Originally published in 1993, Medieval English Benedictine Liturgy is a detailed study of the liturgical use of medieval monasteries in England, spanning 500 years. The study examines the major votive observances that came to fruition in the twelfth century and later and argues that these important practices affected earlier monastic observances. The book’s emphasis on Anglo-Saxon liturgy provides a bridge between the practices of the English Benedictines before and after the Conquest. The book also traces the chronological progress of three individual observances and extends where possible into the sixteenth century. The book argues that, at a broader level, while liturgy has been recognized as an indispensable part of the study of the context and use of medieval chant and polyphony.
Note on Citation and Abbreviations
Part I: The Formation of Votive Observance in English Monasteries Before the Norman Conquest
1. St Benedict’s Opus Dei: The Basis for Later Votive Observance
2. The Place of Votive Observance in the First English Benedictine Communities
Part II: Three Case Studies Taken from Later Medieval Practice
3. The Daily Votive Office
4. The Commemorative Office
5. The Votive Antiphon
I: Transcription of Magnificant Antiphonrs for the Little Office of the Virgin from Pentecost to the Nativity of the Virgin in the Worcester Antiphoner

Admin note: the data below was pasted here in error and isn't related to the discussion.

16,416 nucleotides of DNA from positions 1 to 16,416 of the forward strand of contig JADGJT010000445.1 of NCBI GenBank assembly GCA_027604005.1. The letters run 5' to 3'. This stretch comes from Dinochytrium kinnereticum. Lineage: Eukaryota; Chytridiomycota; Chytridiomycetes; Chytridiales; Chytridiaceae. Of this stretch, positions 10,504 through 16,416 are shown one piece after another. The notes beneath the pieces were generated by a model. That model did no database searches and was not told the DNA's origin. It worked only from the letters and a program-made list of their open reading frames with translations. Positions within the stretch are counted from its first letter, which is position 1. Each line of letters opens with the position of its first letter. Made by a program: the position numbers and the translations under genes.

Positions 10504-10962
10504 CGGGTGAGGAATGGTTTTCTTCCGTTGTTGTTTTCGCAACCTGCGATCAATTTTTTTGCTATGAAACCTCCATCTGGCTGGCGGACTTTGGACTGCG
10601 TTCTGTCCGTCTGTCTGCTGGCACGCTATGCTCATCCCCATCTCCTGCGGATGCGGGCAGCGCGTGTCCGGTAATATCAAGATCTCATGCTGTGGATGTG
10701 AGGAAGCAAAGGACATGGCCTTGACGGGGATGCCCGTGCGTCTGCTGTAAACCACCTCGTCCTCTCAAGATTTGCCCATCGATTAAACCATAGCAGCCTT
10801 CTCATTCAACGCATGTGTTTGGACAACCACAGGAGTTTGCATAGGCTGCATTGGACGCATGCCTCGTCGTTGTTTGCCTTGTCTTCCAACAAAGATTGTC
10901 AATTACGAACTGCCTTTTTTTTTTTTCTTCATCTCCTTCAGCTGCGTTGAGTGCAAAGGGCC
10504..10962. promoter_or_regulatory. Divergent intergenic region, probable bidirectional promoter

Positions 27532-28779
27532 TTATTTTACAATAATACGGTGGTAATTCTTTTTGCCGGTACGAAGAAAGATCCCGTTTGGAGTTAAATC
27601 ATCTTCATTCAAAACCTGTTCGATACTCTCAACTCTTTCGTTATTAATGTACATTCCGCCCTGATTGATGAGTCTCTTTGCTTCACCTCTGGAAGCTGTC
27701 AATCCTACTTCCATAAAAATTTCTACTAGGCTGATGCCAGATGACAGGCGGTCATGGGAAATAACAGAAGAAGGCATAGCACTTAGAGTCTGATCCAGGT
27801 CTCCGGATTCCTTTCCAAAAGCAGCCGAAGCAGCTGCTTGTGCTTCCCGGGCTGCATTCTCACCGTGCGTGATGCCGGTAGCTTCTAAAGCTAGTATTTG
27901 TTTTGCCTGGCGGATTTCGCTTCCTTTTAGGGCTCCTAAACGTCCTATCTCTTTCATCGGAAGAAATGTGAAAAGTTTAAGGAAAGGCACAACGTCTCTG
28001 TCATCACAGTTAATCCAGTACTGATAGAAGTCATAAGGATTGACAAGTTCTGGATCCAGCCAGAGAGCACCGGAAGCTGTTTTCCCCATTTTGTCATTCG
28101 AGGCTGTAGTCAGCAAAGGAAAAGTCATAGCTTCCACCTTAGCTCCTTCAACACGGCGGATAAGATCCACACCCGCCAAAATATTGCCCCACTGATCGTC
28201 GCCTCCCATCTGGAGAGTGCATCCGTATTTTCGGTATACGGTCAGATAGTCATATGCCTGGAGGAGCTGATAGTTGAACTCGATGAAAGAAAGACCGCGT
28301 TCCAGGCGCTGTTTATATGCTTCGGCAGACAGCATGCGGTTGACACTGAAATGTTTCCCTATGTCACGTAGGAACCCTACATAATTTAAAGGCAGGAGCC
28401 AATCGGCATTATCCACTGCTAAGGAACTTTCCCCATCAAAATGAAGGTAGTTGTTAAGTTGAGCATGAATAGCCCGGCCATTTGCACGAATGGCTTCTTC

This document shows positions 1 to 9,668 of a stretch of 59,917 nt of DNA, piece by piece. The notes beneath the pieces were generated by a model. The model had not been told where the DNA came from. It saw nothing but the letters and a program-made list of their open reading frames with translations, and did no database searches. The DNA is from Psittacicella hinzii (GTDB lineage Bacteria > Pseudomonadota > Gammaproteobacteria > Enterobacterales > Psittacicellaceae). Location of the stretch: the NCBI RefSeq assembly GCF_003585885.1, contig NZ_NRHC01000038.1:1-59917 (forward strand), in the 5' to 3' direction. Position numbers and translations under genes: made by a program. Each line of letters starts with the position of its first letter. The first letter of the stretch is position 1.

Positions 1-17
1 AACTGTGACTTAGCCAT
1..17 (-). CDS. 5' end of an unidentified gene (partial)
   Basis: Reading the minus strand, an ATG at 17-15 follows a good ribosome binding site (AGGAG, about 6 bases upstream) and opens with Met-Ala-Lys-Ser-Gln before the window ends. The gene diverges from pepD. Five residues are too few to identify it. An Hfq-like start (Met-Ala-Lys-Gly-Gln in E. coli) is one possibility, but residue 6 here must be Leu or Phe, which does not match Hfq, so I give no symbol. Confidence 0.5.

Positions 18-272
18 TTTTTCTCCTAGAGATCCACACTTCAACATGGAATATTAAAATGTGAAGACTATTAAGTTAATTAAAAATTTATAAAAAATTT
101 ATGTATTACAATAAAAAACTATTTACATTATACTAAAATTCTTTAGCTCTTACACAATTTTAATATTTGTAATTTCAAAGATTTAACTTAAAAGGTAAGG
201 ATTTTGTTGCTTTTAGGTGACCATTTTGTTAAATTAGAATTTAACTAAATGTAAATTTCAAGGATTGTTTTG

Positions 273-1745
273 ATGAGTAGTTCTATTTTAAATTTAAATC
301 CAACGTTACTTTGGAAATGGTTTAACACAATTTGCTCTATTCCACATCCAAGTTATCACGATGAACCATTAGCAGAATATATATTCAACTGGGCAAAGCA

II: Tanscription of Melodic Variants in Salve Regina in Eight Medieval Sources
The volumes in this set, originally published between 1938 and 1994, draw together research by leading academics in the area of medieval history and medieval literature, and provide a rigorous examination of related key issues. The volume examines medieval history from the early Middle Ages, right up until the Reformation, as well as the effect of the medieval period on later cultures, such as the Victorians. This collection draws together books on the monarchy, medieval philosophy, religion, art, music, psychology and architecture as well as volumes on medieval archeology. The collection also brings together key volumes on medieval literature of the period, with formative works examining medieval religious literature, medieval legends and oral tradition. The collection also includes titles examining specific poems from the period such as Piers Plowman, Sir Gawain and the Green Knight and The Pearl, as well as volumes on influential writers of the period such as Jean Froissant, John Lydgate and Margery Kempe. This collection brings back into print a collection of insightful and detailed books on the diverse medieval period and will be a must have resource for academics and students, not only of history and literature, but of anthropology, music, psychology and religion.